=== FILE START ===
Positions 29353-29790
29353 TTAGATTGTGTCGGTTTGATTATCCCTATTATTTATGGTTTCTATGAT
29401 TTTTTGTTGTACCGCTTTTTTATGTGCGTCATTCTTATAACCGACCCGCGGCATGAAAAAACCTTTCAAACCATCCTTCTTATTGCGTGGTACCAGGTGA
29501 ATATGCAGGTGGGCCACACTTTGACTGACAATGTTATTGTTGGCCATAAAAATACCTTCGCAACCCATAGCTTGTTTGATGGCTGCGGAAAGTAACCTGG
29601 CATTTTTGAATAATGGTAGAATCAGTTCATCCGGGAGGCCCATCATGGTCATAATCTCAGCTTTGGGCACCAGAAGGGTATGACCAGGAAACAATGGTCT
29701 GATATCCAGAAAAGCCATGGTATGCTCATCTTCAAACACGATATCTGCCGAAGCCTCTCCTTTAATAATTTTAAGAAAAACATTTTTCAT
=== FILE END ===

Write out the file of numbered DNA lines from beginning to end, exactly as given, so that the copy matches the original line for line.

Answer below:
Positions 29353-29790
29353 TTAGATTGTGTCGGTTTGATTATCCCTATTATTTATGGTTTCTATGAT
29401 TTTTTGTTGTACCGCTTTTTTATGTGCGTCATTCTTATAACCGACCCGCGGCATGAAAAAACCTTTCAAACCATCCTTCTTATTGCGTGGTACCAGGTGA
29501 ATATGCAGGTGGGCCACACTTTGACTGACAATGTTATTGTTGGCCATAAAAATACCTTCGCAACCCATAGCTTGTTTGATGGCTGCGGAAAGTAACCTGG
29601 CATTTTTGAATAATGGTAGAATCAGTTCATCCGGGAGGCCCATCATGGTCATAATCTCAGCTTTGGGCACCAGAAGGGTATGACCAGGAAACAATGGTCT
29701 GATATCCAGAAAAGCCATGGTATGCTCATCTTCAAACACGATATCTGCCGAAGCCTCTCCTTTAATAATTTTAAGAAAAACATTTTTCAT